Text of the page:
Single-Crystal Lead-Free Perovskite Nanowire Parallel Arrays for High-Performance Thin-Film Transistors and Integrated Circuits

Project: Research

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Description

When electronics and optoelectronics meet in a same affordable device platform, they can enable many unique applications to enhance our life quality. For example, it would be feasible to have a device with multi-functionality that emits and detects light as wellas simultaneously switches current as a transistor for next-generation digital displays. However, until now, the conventional electronic material (i.e. silicon) still cannot satisfy the need of active materials for such a device. The challenge is that there is always a lack of low-cost high-performance materials with the capability not only to generate (or absorb) light but also to have charge carriers transported efficiently. Recently, the advent of organic-inorganic hybrid lead halide perovskite nanomaterials has led to a major step forward in light-emitting diodes (LEDs) and solar cells, and pathed promising avenues for transistors; but at the same time these perovskites are quite restricted by the complexity of preparing organic components, air instability, lead toxicity concern and incompatibility with standard integrated circuit processes (e.g. lithography) for practical utilizations. More importantly, these perovskites are usually polycrystalline with lots of grain boundaries, which make the performance of their electronic devices far behind the optoelectronic counterparts. As a result, there are still many issues and opportunities in the fundamental studies and the performance evaluation of high-performance nanostructured perovskite transistors. In this proposal, we will investigate the direct synthesis of single-crystal, all-inorganic, air-stable and lead-free perovskite (e.g., cesium tin halide and cesium bismuth halide) nanowires and the efficient doping scheme to enhance the nanowire electronic transport properties. Perovskite-compatible fabrication processes will also be studied to achieve the advanced nanowire device structures on silicon, glass and plastic substrates. Utilizing the nanowire printingtechnique, uniform perovskite nanowire parallel arrays will as well be assembled at large scales for the construction and the device performance limit assessment of high performance thin-film transistors and integrated circuits. Combined with the well-knownexcellent optoelectronic properties of perovskite nanostructures for LEDs and solar cells, our ultimate goal is to achieve a versatile and promising device platform for highly-efficient and low-cost integrated optoelectronic circuits and systems that purely base on crystalline, all-inorganic and lead-free perovskite nanowires.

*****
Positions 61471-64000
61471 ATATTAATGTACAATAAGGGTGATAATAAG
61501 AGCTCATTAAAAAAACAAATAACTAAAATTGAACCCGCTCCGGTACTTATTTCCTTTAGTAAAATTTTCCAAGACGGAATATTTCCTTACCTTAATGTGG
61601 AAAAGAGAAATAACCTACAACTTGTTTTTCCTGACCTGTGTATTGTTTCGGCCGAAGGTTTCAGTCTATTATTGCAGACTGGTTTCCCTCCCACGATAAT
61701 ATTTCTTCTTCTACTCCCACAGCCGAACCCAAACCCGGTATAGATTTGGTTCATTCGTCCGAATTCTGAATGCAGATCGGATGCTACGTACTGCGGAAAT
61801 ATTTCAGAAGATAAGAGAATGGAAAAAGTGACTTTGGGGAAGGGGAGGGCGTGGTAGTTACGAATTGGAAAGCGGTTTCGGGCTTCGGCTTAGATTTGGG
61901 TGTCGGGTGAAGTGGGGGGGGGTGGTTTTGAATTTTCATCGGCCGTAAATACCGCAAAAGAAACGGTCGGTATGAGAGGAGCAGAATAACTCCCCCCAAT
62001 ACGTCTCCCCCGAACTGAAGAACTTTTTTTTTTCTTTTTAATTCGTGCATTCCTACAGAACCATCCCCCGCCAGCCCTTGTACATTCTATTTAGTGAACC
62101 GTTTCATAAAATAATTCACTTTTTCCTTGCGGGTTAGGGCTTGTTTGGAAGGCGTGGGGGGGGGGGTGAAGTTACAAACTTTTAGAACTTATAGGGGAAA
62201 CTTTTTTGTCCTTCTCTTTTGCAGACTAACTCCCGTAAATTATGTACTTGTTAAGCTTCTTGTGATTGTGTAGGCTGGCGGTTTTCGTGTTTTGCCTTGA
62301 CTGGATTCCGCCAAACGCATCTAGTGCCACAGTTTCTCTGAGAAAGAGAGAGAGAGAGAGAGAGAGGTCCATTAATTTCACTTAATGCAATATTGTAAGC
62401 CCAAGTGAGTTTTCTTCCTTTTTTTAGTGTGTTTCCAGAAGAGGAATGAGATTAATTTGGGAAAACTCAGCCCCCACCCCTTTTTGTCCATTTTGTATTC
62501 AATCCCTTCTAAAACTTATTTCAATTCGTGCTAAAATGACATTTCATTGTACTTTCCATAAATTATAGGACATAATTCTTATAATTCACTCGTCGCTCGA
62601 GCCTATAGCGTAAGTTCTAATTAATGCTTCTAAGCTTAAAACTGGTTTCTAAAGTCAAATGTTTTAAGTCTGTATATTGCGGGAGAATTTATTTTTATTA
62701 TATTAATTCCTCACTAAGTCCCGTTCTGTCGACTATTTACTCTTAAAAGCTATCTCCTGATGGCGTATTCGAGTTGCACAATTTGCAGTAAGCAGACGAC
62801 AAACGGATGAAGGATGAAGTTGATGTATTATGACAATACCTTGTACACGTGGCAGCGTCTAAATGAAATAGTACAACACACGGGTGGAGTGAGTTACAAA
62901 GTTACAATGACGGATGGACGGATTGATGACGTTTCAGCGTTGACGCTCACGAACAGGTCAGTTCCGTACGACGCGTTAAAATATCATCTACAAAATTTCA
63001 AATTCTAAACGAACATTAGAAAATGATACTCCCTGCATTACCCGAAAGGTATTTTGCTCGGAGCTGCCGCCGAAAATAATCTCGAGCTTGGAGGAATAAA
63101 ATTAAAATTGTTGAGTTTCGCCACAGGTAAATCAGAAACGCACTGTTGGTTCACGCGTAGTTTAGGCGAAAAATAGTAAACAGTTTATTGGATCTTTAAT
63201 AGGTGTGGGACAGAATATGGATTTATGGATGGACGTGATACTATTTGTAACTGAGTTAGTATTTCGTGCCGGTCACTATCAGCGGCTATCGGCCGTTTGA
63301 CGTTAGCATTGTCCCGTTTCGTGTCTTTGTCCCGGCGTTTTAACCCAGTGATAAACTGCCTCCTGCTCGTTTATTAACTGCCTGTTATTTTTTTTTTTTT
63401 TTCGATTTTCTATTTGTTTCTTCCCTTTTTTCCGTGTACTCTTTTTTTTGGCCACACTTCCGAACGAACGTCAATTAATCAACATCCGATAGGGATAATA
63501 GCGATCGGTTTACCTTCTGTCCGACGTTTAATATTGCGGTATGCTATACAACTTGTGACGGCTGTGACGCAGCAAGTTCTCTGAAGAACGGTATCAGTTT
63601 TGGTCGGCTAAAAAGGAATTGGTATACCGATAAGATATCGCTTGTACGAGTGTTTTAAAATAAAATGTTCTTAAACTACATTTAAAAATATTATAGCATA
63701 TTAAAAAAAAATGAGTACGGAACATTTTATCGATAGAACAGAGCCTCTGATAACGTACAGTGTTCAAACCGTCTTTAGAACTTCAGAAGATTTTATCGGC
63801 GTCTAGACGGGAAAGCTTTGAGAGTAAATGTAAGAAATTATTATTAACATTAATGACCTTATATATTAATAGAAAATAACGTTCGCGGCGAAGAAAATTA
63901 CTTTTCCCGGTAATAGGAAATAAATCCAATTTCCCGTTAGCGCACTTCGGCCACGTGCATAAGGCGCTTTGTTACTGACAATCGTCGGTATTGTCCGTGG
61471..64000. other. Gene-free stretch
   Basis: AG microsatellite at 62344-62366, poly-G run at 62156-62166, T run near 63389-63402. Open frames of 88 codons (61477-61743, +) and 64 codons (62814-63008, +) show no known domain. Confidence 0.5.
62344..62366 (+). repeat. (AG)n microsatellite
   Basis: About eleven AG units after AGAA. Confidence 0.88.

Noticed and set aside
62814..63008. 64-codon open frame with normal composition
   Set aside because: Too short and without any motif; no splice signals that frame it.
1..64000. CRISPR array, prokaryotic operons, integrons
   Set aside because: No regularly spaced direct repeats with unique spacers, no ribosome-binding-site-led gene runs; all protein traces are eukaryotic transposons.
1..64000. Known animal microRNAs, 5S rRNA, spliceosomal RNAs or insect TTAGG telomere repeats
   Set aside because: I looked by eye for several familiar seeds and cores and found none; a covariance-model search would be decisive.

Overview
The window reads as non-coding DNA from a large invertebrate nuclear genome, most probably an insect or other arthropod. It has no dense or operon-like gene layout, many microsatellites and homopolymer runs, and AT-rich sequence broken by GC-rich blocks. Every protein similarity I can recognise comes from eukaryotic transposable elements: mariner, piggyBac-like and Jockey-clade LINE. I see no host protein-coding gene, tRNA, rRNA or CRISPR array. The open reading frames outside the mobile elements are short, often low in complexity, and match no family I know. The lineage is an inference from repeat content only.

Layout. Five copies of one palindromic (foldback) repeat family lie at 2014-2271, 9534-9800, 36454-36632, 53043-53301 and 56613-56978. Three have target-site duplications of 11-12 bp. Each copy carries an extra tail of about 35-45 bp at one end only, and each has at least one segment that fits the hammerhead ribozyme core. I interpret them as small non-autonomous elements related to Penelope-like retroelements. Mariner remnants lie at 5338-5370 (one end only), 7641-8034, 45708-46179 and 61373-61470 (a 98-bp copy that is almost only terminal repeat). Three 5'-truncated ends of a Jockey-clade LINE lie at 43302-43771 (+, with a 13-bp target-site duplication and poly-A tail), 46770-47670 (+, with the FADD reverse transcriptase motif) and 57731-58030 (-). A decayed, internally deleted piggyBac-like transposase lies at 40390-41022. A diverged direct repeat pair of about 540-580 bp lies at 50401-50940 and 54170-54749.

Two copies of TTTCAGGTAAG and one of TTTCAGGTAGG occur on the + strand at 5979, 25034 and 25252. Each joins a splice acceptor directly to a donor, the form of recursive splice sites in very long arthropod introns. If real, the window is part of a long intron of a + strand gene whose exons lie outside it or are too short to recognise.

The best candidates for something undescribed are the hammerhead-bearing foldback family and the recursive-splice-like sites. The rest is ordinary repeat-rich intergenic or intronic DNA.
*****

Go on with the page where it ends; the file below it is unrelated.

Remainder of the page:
Detail(s)

Project number9043038
Grant typeGRF
StatusActive
Effective start/end date1/01/21 → …